The Silent Epidemic: Iron deficiency is suffocating our teen girls

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Feeling lacklustre, grumpy, irritable and lacking concentration may sound like normal teenage behaviour, but delve a bit deeper and the answer could be in the blood.  Specifically how much oxygen is getting carried around the body and to the brain, all comes down to having enough iron in the body, and why many of our New Zealand teenage girls are suffering as a consequence.

Our latest episode in the Let’s Talk Food NZ podcast series casts the spotlight on the silent epidemic of iron deficiency in our teenage girls, where Ministry of Health data indicates a third don’t achieve their daily iron intake. This data, now a decade old, doesn’t reflect the current changing eating habits, and recent research indicates the epidemic could be worsening.

Given the effects of iron deficiency impact on the quality of life, education, social impacts, not to mention the pressure on the health system, we as a nation should be taking more notice, hence the World Iron Awareness Week campaign was born 5 years ago. 

This podcast is a must listen for parents, teachers, coaches, health practitioners and young people alike.


Check out some tips for enhancing your iron intake here

Browse our great collection of iron-rich recipes here

Learn more about World Iron Awareness Week here

If you or someone in your family is concerned about their health, you should seek the advice of your GP. For tailored nutrition advice, find your nearest Registered Nutritionist or Dietitian


Let’s Talk Food NZ panel:

Nikki Hart (Registered Nutritionist) – a trained dietitian and NZ registered nutritionist with over 25 years’ experience in private practice. She is also a mum to 2 teenage daughters who are National grade trampolinists so understands the importance of a good iron status on performance.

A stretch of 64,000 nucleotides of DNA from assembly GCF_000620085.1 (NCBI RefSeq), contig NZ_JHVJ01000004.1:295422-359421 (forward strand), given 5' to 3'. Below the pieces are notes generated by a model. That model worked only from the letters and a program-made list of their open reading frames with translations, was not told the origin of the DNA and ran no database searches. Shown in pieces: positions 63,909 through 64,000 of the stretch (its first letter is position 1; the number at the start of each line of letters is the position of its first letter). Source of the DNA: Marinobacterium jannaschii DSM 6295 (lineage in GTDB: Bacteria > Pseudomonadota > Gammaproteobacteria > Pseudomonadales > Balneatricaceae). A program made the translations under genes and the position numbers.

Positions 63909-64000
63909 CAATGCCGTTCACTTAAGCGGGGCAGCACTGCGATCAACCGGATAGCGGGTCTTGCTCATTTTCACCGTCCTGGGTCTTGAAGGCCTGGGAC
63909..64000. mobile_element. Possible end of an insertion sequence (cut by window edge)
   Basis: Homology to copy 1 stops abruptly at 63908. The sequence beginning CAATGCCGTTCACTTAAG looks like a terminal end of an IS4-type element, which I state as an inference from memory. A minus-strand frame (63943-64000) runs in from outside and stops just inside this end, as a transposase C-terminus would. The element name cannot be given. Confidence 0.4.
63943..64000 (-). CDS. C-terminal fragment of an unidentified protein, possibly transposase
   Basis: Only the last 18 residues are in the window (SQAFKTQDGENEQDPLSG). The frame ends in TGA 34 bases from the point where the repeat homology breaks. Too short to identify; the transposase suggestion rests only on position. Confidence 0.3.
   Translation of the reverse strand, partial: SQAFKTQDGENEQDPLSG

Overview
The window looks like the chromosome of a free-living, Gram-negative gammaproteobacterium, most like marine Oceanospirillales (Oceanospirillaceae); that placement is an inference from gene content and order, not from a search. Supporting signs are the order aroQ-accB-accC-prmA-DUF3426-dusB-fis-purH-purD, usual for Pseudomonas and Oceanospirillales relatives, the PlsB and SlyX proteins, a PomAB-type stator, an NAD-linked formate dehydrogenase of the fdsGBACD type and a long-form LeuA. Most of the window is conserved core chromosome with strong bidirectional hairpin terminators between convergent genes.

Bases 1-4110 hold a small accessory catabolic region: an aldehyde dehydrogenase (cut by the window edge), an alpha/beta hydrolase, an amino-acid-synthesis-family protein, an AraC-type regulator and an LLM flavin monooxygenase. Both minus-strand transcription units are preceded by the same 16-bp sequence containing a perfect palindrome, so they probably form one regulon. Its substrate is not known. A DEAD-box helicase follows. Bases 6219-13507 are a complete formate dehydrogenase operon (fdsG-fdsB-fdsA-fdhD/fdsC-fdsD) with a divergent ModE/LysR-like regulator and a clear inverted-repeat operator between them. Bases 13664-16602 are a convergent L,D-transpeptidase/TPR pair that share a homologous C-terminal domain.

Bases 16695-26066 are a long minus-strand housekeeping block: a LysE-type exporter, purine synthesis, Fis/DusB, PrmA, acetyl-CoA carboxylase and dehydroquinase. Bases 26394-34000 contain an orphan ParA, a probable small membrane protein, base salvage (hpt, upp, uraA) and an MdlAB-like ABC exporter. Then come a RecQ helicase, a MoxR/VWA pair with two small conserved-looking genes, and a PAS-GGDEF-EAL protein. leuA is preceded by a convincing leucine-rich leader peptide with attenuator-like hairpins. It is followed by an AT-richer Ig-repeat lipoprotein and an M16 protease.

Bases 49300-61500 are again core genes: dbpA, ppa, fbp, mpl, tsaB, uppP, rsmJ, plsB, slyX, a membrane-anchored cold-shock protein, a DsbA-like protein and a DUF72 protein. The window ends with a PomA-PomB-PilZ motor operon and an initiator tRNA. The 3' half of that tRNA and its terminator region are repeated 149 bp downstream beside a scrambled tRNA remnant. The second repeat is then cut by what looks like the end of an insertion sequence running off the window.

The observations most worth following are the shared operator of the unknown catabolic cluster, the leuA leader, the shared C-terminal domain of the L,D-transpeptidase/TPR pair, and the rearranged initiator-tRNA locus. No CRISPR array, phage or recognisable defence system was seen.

Dr Claire Badenhorst (Massey University) – PhD in Exercise Physiology, specialising in iron metabolism and female health. Lecturer at Massey University in Auckland. Claire is also a keen triathlete in her spare time.

Ashia Ismail-Singer (School Nurse and Author) – a Registered Nurse with 25 years in the profession and currently School Nurse at Westlake Girls High School. She is food writer and author of cookbook My Indian Kitchen as well as mother to a teen daughter.

Jeni Pearce MNZM (High Performance Sport New Zealand) – is one of New Zealand’s leading health and sports dietitians and performance nutritionist, she leads the Performance Nutrition team at HPSNZ. Jeni has authored 3 titles on sports nutrition and health, co-authored research articles and book chapters, and continues to lecture in University nutrition programmes and present at conferences in NZ and off shore and in 2015 she was awarded MNZM for services to Sports Nutrition.

Rachel Stentiford (High Performance Sport New Zealand) – is an Australian-qualified Sports Dietitian who works supporting the New Zealand Para Swimmers in their lead up to the Tokyo Paralympics 2020.  She has worked as a Performance Nutritionist across the world and also has Clinical Dietetics experience in General Medicine, Gastroenterology and Rehabilitation.

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